Undergraduate Course: From Jacobitism to Romanticism: The (Re)invention of Scotland in Visual and Material Culture (HIAR10009)
|School||Edinburgh College of Art
||College||College of Arts, Humanities and Social Sciences
|Credit level (Normal year taken)||SCQF Level 10 (Year 4 Undergraduate)
||Availability||Available to all students
|Summary||In recent years, literary historians and to a lesser extent, art historians, have written of(f) aspects of Scottish culture as part of a 'myth' fabricated in the eighteenth and nineteenth centuries. Perhaps most controversially for Scots, part of their national dress - the tartan kilt - has been (mis)understood as an English invention of the late eighteenth century. This course aims to get to grips with the peculiarities and particularities of these so-called 'romantic' myths of Scotland as they were (re)invented in visual and material form. It will go beyond the theoretical framework of Roland Barthes' Mythologies to reinstate their antiquity and also their much-neglected basis in reality. We will examine a number of paintings by distinguished alumni of the Scottish School, including works by Raeburn and Wilkie. But the course privileges a thematic approach to these Scottish artists and their painted output rather than a biographical one. Our timeframe will be hinged on key historical events in Scotland's history: from the 1715 and 1745 Jacobite rebellions, to the visit of George 4th to Edinburgh in 1822 and on into the later nineteenth century when the 'land of cakes and whisky', the 'region of mist and snow' became the favoured retreat of Queen Victoria and Prince Albert. The visual and material culture generated in response to these historical events will be extended into that surrounding the literary phenomena that was the publication and illustration of Sir Walter Scott's poems and novels. Scott's many representations - in portraits, marble busts and sculptures and his monument in Princes Street - will be studied as part of the transformation of Scotland into 'Scott-land'. Key themes for this course include the relationship between Highland and Lowland culture as well as that between art history and material culture. Visits will be arranged to Sir Walter Scott's house, Abbotsford in the Borders.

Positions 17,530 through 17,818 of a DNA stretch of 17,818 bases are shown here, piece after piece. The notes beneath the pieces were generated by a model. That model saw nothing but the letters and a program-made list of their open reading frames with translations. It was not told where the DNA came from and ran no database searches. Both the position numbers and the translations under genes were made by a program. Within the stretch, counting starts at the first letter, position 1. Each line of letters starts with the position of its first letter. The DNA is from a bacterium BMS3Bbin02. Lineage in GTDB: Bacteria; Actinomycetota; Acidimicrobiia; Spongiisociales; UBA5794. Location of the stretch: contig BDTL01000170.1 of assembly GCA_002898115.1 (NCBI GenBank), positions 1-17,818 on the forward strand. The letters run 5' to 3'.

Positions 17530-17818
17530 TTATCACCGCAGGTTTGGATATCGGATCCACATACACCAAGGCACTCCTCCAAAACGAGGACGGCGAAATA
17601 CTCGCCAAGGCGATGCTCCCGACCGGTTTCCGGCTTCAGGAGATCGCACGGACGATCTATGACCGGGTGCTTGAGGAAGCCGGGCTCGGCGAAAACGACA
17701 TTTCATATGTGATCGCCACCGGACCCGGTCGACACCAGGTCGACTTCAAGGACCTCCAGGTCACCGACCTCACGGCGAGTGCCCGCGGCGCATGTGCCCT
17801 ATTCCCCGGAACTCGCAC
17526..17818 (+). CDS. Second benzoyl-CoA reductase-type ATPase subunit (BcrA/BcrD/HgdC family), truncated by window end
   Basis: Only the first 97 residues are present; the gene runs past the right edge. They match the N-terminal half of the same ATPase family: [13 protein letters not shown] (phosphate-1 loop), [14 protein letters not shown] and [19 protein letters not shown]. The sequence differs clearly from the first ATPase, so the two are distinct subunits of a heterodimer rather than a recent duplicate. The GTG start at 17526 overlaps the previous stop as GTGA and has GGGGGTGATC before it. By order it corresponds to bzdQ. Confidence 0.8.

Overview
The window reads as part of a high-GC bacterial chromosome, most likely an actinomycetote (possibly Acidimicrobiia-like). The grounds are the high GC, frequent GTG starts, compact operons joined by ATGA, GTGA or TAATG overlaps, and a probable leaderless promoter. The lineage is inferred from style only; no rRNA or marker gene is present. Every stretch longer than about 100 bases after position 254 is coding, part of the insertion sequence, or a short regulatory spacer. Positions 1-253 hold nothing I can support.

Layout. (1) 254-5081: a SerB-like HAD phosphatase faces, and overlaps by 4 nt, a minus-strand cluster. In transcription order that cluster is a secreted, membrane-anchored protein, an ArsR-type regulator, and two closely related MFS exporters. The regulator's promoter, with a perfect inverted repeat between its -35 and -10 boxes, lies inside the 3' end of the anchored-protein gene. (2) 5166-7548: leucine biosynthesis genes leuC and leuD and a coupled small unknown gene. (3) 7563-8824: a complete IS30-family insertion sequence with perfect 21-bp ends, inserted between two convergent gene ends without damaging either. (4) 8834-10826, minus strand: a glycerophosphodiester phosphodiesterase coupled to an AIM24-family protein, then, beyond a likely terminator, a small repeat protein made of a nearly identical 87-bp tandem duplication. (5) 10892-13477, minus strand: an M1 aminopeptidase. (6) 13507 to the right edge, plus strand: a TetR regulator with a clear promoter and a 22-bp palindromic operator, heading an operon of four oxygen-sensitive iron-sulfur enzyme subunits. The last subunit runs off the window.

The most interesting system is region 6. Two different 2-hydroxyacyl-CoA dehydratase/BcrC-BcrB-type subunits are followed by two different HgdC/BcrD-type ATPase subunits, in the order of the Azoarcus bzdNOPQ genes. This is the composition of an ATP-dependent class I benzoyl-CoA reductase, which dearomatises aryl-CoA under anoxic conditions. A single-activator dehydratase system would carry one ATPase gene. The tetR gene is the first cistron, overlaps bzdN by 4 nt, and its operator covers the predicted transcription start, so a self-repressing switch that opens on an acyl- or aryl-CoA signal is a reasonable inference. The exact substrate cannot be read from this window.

Information for Visiting Students
|High Demand Course?
Course Delivery Information
|Academic year 2019/20, Not available to visiting students (SS1)
|Learning and Teaching activities (Further Info)
Seminar/Tutorial Hours 20,
Formative Assessment Hours 1,
Summative Assessment Hours 2,
Revision Session Hours 1,
Programme Level Learning and Teaching Hours 4,
Directed Learning and Independent Learning Hours
|Assessment (Further Info)
|Additional Information (Assessment)
||1 two-hour examination paper (50%) and 1 extended essay of 2,500 words(50%)
||All students will participate in a compulsory feed-forward session towards the middle of the semester. The precise content of the exercise will be determined in advance.
At the end of the semester all students will have their essays returned with written feedback. They will be invited to a one-on-one meeting with the course tutor which will be timetabled after the last class.
||Hours & Minutes
|Main Exam Diet S2 (April/May)||From Jacobitism to Romanticism: The (Re)invention of Scotland in Visual and Material Culture ||2:00|
On completion of this course, the student will be able to:
- Have detailed knowledge of two hundred years of visual and material culture in Scotland.
- Have tackled an ambitious secondary bibliography by academics from the discipline of art history and from other academic fields (e.g. literary history).
- Engage with a range of materials - all manner of objects, paintings, interiors and monuments.
- Use this accumulated knowledge to think critically and inventively about demolishing some of the cultural myths that surround Scotland. As such, they will have engaged with the conventional tools of the art historian, but in such a manner that encourages them to exploit critical theory, such as Barthes.
- Deconstruct notions of romanticism which could be said to plague the entire legacy of art history.
|Course organiser||Ms Georgia Vullinghs
|Course secretary||Mrs Sue Cavanagh
Tel: (0131 6)51 1460